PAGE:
Over the past number of years, my mother has been doing a fair amount of reading about Asperger’s and autism. Her older sister was always “special” — and in ways that nobody really ever talked about. We knew Aunt M. was different. She talked differently, she went on about things that mattered to her for long stretches of time. She stuttered intensely, but that never stopped her from talking. She was uncoordinated, she was highly emotional. And she couldn’t clean her house to save her life.
In fact, when my parents moved her out of her trailer into a rest home, a few years back, they cleaned out her home by themselves — and put about 3 tons of hoarded material, most of it old newspapers, magazines, and books — into a cartaway dumpster. Aunt M. had so much stuff piled up from years and years of collecting, that her carpets were nearly new — except for the narrow paths where she’d walked, and the postage-stamp-sized square where she’d sat to watch t.v.
My mom was charged with taking care of her, looking out for her, advocating for her, and keeping her healthy, for her entire life. Even being a couple years younger than M., my mom was responsible for her. Because she could be. It’s taken a toll, as well. My mom has all sorts of pent-up frustrations from her childhood of responsibility for her sister. And her adulthood has been somewhat limited by needing to watch out for her sister.
As we often do, when we’re growing older and looking back in retrospect on our lives, my mom has looked back… done some research… done some thinking… and reached the conclusion that Aunt M. is on the autistic spectrum. She knows far more than I, since I never had nearly enough contact with Aunt M. to know her personality inside and out. But then again, I have always known she was different in ways that were very much like how I was different.
That always made me a bit uncomfortable, actually. Like looking in the mirror and seeing the image of you that others see, not the reflection you’re used to seeing. It’s been like looking at myself in a smartphone selfie-display, and seeing up close all the things that never jump out at me when I’m regarding my face in the bathroom mirror when I wake up… and again when I get ready for bed.
One of the things that always made me uncomfortable, was that nobody really talked about it in terms that we could understand. Nobody talked about Aunt M’s differences at all. She just was who she was. And to be honest, there were enough other people like her in the close-knit rural community I grew up in, that her differences were clearly just on a spectrum that was region-wide… community-wide. There were a lot of different people in the world where I grew up, and now it’s pretty clear to me that many people I encountered in my youth were on the autistic spectrum. But because everyone was so religious and so many people were involved in church communities and the emphasis was on being good Christians rather than being good neurotypicals, our similarities were emphasized, not our differences.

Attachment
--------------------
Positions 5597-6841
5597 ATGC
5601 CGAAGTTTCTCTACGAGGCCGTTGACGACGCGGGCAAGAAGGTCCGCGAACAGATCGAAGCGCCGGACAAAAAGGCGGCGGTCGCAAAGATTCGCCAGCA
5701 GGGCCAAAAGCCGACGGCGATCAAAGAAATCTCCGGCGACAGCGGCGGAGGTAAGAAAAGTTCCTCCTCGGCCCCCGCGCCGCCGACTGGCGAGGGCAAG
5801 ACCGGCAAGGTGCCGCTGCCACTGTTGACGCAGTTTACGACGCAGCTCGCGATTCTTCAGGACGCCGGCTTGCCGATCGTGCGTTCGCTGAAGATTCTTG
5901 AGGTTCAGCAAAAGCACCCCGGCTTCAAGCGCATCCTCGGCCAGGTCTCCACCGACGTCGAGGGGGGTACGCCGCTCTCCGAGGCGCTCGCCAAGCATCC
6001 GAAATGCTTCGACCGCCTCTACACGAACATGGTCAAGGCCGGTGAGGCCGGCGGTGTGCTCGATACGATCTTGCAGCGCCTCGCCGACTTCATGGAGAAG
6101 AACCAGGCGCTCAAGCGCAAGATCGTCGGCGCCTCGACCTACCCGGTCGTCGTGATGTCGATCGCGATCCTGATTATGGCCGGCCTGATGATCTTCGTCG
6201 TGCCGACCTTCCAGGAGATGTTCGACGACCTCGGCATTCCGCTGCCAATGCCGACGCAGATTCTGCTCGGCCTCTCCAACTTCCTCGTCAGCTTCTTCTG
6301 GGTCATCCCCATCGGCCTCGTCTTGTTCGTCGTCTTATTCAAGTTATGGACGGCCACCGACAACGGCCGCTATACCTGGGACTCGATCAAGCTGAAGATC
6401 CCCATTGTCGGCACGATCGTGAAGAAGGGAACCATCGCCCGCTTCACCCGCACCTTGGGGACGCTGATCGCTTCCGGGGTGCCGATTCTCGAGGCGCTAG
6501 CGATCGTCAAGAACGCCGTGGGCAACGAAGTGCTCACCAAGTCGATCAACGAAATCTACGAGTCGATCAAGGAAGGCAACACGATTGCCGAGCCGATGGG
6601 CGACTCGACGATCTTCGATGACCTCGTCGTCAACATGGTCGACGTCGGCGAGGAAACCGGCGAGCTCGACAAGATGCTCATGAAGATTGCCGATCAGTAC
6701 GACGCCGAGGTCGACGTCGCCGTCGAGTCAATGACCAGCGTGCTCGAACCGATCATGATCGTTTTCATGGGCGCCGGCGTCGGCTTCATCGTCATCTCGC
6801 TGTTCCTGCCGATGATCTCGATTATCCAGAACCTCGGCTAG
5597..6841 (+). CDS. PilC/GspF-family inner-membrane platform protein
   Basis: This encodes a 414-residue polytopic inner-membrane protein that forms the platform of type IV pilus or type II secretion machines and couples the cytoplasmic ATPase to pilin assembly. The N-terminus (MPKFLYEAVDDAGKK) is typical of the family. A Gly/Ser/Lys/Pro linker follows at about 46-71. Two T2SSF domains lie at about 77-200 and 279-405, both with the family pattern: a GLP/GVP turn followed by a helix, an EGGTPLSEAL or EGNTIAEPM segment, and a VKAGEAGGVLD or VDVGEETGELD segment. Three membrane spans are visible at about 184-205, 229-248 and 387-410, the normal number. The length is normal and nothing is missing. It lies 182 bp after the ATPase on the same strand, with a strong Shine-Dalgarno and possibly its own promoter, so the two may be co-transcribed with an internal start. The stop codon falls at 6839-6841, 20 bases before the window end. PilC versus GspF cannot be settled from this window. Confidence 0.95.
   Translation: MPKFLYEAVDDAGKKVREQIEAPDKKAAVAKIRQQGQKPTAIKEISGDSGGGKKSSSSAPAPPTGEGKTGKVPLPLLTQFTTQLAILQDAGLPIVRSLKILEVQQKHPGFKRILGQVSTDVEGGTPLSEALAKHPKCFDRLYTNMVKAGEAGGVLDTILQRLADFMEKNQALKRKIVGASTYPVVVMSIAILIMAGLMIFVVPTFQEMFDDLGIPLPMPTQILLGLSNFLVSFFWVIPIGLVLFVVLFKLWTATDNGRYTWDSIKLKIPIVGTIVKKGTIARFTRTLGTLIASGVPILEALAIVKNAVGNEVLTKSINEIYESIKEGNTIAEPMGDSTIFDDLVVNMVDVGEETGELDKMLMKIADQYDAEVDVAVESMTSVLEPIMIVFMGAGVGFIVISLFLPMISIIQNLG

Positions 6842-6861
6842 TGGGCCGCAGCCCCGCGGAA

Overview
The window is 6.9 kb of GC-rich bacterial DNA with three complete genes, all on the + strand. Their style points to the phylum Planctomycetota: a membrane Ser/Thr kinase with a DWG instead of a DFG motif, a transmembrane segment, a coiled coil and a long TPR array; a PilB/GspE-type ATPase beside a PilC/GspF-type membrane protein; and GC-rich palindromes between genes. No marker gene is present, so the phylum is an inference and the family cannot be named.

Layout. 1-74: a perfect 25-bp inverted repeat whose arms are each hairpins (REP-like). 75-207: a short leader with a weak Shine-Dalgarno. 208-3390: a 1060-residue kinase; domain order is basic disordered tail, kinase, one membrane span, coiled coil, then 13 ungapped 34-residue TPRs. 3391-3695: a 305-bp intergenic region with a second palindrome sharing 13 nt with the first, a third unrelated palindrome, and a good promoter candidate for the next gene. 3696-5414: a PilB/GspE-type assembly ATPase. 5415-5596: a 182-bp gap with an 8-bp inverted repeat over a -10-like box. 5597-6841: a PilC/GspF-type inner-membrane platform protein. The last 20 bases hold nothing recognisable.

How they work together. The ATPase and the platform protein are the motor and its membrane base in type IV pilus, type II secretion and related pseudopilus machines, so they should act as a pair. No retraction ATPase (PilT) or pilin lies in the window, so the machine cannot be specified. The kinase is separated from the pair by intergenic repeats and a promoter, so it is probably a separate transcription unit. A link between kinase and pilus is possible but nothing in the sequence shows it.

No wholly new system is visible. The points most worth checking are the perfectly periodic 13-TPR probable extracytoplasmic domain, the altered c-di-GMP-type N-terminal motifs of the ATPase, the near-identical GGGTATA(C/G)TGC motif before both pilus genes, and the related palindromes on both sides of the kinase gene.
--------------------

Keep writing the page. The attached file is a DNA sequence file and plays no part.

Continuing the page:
And anyway, autism was something that was completely debilitating, only happened on the most “low-functioning” end of the spectrum, and was something you only talked about in hushed terms.
The whole concept of Asperger’s / high-functioning autism was foreign — impossible, really, in the ways that people conceptualized ASD.
But now things are different. And my mother is talking about her sister’s autism. Her Asperger’s. And I wonder if maybe this might be an opening for her to talk about mine. And my nephews’. I’ve got one nephew — the eldest son of my sister — who’s pretty much a poster-boy for Asperger’s. I’ve got another nephew — the eldest son of my brother — who’s very similar to his cousin, although he’s had a history of hydrocephalitis as a baby, so that brain trauma may be more of a factor than autism. But still — it’s entirely possible, since my sister-in-law is uncannily similar to my mother (who herself may be on the spectrum, tho’ in very different ways than the rest of us).
I’ve read that autism’s genetic traces travel through the mother’s side of the family. And if so, then that might explain why my maternal grandmother was so stern, so cold, so seemingly aloof. I never much cared for her. She always seemed so harsh. And her sister, my great-aunt E., was so rigid and strict that she stopped communicating with me when I told her that if she didn’t include my wife in her letters to me — at least acknowledge her existence — she didn’t have to contact me anymore.
That was the last I heard from her. And when I think about what she and my grandmother may have been going through, dealing with sensitivities and spectrumy types of difficulties, all the while forced to keep a “feminine” demeanor… it must have been brutal for them. That would explain a lot.
Seeing my family through the lens of the autism spectrum puts things in a whole new light. I know it’s given my mother a good deal of relief, knowing there was a real reason her sister was so challenged.
But that doesn’t make her past any easier. That’s all done.
And it doesn’t guarantee that she’s going to look farther than that. I’m not sure she has the bandwidth for that.
For me, though, it makes all the difference in the world. And I, for one, am going to continue to look farther. Because I can.